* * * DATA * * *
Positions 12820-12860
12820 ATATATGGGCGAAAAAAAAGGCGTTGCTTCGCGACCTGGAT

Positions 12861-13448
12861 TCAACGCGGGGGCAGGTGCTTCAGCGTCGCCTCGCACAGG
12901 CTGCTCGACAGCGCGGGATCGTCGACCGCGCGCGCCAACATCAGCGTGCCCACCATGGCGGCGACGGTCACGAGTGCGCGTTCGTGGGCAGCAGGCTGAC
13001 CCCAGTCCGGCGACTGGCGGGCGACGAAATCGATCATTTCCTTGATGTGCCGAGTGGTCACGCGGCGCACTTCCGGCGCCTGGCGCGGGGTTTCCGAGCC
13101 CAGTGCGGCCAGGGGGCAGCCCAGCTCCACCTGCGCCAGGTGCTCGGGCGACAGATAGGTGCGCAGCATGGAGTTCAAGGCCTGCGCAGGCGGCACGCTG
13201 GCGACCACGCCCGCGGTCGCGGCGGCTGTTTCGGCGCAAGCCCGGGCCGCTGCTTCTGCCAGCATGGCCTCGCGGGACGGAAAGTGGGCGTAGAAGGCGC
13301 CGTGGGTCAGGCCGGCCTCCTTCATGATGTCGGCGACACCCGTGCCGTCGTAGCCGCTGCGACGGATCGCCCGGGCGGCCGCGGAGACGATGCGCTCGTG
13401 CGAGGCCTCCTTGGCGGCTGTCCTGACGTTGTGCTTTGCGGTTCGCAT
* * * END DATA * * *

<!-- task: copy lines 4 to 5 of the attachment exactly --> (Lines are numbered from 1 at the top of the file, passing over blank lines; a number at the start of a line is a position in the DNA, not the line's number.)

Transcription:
12861 TCAACGCGGGGGCAGGTGCTTCAGCGTCGCCTCGCACAGG
12901 CTGCTCGACAGCGCGGGATCGTCGACCGCGCGCGCCAACATCAGCGTGCCCACCATGGCGGCGACGGTCACGAGTGCGCGTTCGTGGGCAGCAGGCTGAC